• Julia Pierson , the first female Director of the United States Secret Service , resigned after White House security breach. [28]
  • Ellen Pao , who has become a member of the board of directors , has recently become the CEO of Reddit, who has been forced to resign after the back office. [29]
  • Theresa May , became the leader of the Conservative Party and Prime Minister of the United Kingdom in July 2016, just a few months later. [30]
  • Kellyanne Conway became the first woman in a presidential campaign in August 2016, when she was appointed as Donald Trump’s campaign manager, after a month of missteps by the Republican nominee and her subsequent declining poll numbers. [31]

See also

  • Bamboo ceiling

References [edit]

  1. Jump up^ Cooper, Marianne (September 22, 2015). “Women are often put in charge of failing companies” . PBS NewsHour . Retrieved July 11, 2016 .
  2. Jump up^ Susanne Bruckmüller and Nyla R. Branscombe,How Women End Up on the ‘Glass Cliff ” Harvard Business Review , JANUARY-FEBRUARY 2011
  3. ^ Jump up to:b Ryan, Michelle K., and S. Alexander Haslam (9 February 2005). “The Glass Cliff: Evidence That Women Are Over-Represented in Precarious Leadership Positions” . British Journal of Management . 16 : 81-90. doi : 10.1111 / j.1467-8551.2005.00433.x . Retrieved 18 October 2014 .
  4. ^ Jump up to:b “The Glass Cliff” . University of Exeter. Archived from the originalon 2011-07-27 . Retrieved 2015-08-04 .
  5. Jump up^ BBC NEWS | Magazine | Introducing … the glass cliff
  6. ^ Jump up to:c McCullough, DG (8 August 2014). “Women CEOs: Why Companies in Crisis Hire Minorities – and Then Fire Them” . The Guardian . Retrieved 18 October 2014 .
  7. Jump up^ Cook, A., A .; Glass, C. “Glass Cliffs and Organizational Saviors: Barriers to Minority Leadership in Work Organizations?”. Social Problems60 (2): 168-187. doi : 10.1525 / sp.2013.11147 .
  8. Jump up^ Ashby, Julie S .; Haslam, S. Alexander; Ryan, Michelle K. (Fall 2006). “Glass Cliff Work: Evidence That Women Are Preferentially Selected to Lead Problematic Cases” . William and Mary Journal of Women and the Law . Retrieved 18 October 2014 .
  9. Jump up^ Ryan, Michelle K .; Haslam, S. Alexander; Kulich, Clara (March 2010). “Politics and the Glass Cliff: Evidence that Women Are Preferentially Selected to Contest Hard-to-Win Seats” . Psychology of Women Quarterly . 34 : 56-64. doi : 10.1111 / j.1471-6402.2009.01541.x . Retrieved 18 October 2014 .
  10. Jump up^ Adams, Susan. “Are Female Executives Over-represented in Precarious Leadership Positions?” . British Journal of Management . 20 (1): 1-12. doi : 10.1111 / j.1467-8551.2007.00549.x . Retrieved 13 July 2015 .
  11. Jump up^ Rivers, Caryl, and Rosalind C. Barnett (November 2, 2013). “When Wall Street Needs Scapegoats, Women Beware” . Women’s eNews . Retrieved 18 October 2014 .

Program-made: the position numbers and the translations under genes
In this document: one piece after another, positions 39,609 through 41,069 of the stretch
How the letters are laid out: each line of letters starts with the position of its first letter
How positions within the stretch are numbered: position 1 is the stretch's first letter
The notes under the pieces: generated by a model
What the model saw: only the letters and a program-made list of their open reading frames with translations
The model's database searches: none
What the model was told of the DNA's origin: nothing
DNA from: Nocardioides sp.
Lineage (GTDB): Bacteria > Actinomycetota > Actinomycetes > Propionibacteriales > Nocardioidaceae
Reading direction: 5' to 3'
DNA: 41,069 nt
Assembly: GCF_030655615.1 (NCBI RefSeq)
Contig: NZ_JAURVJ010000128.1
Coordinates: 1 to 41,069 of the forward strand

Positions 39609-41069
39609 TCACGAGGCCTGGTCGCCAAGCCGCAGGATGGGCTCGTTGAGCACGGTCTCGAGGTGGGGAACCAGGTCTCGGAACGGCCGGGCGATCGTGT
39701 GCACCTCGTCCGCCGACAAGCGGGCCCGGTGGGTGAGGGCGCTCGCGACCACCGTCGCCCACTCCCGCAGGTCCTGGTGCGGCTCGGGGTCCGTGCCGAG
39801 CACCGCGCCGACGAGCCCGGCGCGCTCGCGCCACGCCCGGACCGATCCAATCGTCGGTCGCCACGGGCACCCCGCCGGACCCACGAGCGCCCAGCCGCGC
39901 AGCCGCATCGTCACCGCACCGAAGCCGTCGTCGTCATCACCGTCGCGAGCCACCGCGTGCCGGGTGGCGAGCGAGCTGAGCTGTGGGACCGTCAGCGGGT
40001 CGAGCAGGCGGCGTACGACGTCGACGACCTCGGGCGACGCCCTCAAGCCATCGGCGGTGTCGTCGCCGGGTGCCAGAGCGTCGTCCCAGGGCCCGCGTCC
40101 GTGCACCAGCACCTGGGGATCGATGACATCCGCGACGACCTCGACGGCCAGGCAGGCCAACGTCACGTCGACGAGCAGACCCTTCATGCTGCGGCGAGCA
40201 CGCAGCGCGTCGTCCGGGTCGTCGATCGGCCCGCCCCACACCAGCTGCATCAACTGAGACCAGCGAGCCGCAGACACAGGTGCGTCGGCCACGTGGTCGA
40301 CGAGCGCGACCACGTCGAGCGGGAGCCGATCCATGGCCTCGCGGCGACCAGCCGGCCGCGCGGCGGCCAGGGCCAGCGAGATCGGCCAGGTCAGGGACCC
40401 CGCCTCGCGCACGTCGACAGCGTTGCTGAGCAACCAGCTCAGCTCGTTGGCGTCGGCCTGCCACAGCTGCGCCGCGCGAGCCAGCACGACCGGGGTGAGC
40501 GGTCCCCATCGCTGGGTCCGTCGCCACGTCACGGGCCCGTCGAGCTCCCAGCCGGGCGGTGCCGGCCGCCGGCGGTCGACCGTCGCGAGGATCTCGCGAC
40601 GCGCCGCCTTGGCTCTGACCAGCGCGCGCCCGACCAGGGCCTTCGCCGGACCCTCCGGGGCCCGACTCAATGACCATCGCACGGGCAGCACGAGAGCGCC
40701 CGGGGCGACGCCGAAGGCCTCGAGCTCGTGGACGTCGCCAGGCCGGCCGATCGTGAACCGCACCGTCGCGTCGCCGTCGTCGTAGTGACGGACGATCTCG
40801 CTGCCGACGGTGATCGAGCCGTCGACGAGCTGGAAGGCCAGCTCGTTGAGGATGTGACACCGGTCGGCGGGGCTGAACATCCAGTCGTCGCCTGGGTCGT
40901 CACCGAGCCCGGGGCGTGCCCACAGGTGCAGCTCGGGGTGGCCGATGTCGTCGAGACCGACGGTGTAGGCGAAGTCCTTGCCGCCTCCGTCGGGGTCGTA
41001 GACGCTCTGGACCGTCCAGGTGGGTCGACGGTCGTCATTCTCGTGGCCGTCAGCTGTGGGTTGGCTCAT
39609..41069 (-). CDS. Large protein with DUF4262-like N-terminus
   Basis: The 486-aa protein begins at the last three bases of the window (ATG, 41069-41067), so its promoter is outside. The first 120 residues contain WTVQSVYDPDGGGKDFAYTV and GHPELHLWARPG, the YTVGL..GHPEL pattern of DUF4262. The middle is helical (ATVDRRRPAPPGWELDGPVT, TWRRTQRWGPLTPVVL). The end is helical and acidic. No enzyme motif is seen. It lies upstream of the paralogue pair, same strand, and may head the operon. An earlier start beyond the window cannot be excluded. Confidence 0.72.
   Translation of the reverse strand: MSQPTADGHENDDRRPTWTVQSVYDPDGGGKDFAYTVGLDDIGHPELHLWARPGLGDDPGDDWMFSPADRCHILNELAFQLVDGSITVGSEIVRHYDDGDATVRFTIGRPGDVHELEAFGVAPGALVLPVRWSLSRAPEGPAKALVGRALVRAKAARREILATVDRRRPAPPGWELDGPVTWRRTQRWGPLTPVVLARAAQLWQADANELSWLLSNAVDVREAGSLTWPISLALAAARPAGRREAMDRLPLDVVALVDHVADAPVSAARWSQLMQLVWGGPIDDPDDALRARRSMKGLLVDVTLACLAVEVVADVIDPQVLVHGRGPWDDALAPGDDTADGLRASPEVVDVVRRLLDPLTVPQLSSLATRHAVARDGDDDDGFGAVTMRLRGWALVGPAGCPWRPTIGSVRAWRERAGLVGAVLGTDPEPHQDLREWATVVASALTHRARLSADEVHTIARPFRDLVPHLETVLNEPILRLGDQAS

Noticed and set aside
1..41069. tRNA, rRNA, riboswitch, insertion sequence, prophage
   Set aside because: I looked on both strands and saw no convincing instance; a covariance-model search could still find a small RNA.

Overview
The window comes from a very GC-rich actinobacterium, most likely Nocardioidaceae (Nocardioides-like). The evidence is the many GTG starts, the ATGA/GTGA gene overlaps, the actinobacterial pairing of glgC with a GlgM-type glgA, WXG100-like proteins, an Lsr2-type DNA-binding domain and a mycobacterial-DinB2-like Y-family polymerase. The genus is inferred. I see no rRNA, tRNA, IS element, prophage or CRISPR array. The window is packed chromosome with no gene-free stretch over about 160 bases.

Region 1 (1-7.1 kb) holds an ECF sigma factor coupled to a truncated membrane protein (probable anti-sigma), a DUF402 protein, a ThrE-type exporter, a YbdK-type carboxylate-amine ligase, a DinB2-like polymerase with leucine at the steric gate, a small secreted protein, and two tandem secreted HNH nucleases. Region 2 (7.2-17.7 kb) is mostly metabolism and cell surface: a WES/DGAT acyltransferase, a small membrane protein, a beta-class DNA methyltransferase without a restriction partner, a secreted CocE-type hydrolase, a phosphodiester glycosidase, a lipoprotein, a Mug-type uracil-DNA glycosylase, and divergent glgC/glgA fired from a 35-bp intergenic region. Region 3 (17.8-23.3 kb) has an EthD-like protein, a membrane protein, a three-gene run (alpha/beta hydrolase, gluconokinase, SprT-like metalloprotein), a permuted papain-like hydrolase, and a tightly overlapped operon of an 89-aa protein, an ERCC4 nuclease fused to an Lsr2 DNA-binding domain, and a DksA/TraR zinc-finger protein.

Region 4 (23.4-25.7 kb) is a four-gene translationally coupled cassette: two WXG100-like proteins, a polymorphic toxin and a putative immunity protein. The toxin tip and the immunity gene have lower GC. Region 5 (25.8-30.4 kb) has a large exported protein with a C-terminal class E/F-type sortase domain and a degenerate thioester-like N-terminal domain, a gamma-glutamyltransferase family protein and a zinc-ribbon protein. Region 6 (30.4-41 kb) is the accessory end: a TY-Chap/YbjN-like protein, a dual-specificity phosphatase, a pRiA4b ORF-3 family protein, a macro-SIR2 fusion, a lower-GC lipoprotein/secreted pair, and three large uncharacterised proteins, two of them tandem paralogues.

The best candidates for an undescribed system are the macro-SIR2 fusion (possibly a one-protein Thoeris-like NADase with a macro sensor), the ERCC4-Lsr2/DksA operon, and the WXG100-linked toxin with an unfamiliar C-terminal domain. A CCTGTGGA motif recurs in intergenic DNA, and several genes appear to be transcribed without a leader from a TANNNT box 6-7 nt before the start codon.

12. Jump up^ Haslam, S. Alexander and Michelle K. Ryan (2008). “The road to the glass cliff: Differences in the perceived success of men and women for leadership positions in succeeding and failing organizations” (PDF) . The Leadership Quarterly . 19 : 530-546. doi : 10.1016 / j.leaqua.2008.07.011. Archived from the original (PDF) on 25 December 2013 . Retrieved 18 October 2014 .
  13. Jump up^ Ryan, Michelle K .; Haslam, S. Alexander; Hersby, Mette D .; Bongiorno, Renata (May 2011). “Think crisis-think female: the glass cliff and contextual variation in the think manager-think male stereotype”. Journal of Applied Psychology96 (3): 470–84. doi:10.1037/a0022133. PMID 21171729.
  14. ^ Jump up to:c Too, Jaclyn. “Is Mary Barra standing on a glass cliff?” . The New Yorker . Retrieved 23 May 2014 .
  15. Jump up^ Ryan, Michelle K., and S. Alexander Haslam, Tom Postmes (2007). “Reactions to the glass cliff: Gender differences in the explanations for the precariousness of women’s leadership positions” . Journal of Organizational Change Management . 20 : 182-197. doi : 10.1108 / 09534810710724748 . Retrieved 18 October 2014 .
  16. Jump up^ Hewlett, Sylvia Ann (August 5, 2008). “The Glass Cliff: Are Women Leaders Often Set Up to Fail?” . Harvard Business Review . Retrieved 18 October 2014 .
  17. Jump up^ Simard, Caroline (29 October 2010). “Women in Leadership and the Glass Cliff” . Huffington Post . Retrieved 18 October 2014 .
  18. Jump up^ Kurzleben, Danielle (May 14, 2014). “What happened to Jill Abramson shows everything that sucks about being a woman leader” . . Retrieved May 15, 2014 .
  19. Jump up^ Sunderland, Ruth. “After the crash, Iceland’s women lead the rescue”. The Observer . Retrieved May 22, 2014 .
  20. Jump up^ Range, Jae Lynn. “No Glass Ceiling for Women? Beware Of The Glass Cliff!” .
  21. Jump up^ Wright, Tony. “Nobody’s girl” . Retrieved 2016-08-02 .
  22. Jump up^ Wareham McGrath, Susan. “The Glass Cliff Claims Another Victim – Is Julia Gillard’s Fall From Grace Inevitable?” . Australian Businesswomen’s Network. Archived from the original on 23 May 2014 . Retrieved 23 May 2014 .
  23. Jump up^ Walsh, Kerry-Anne (2014). The Stalking of Julia Gillard . Crows Nest, NSW, Australia: Allen & Unwin. ISBN  9781760110864 .
  24. Jump up^ Covert, Bryce. “Was JP Morgan Chase’s CIO Ina Push Drew Off the Glass Cliff?” . Forbes . Retrieved 23 May 2014 .
  25. Jump up^ Goudreau, Jenna. “With JPMorgan Chase’s Ina Drew Out, Few Top Wall Street Left Standing Women” . Forbes . Retrieved 24 May 2014 .
  26. Jump up^ Hass, Nancy. “Marissa Mayer Stares Down ‘Glass Cliff’ at Yahoo” . The Daily Beast . Retrieved 23 May 2014 .
  27. Jump up^ Oliver Staley, The Marissa Mayer era at Yahoo is officially 6/13/2017
  28. Jump up^ Covert, Bryce. “Secret Service Director Julia Pierson Was a Victim of the” Glass Cliff ” ” . The New Republic . Retrieved 6 November 2014 .
  29. Jump up^ Kazem, Halima (2015-07-11). “Reddit’s Ellen Pao is the latest female CEO blamed for inherited woes, say experts” . The Guardian . Retrieved 2015-08-04 .
  30. Jump up^ McGregor, Jena. “Congratulations, Theresa May, Now mind that ‘glass cliff ‘ ” . Washington Post . Retrieved 12 July 2016 .
  31. Jump up^ Jennifer Jacobs (2016-08-18). “Kellyanne Conway Takes on Toughest Yet Role: Trump Whisperer” . Bloomberg . Retrieved 2016-08-18 .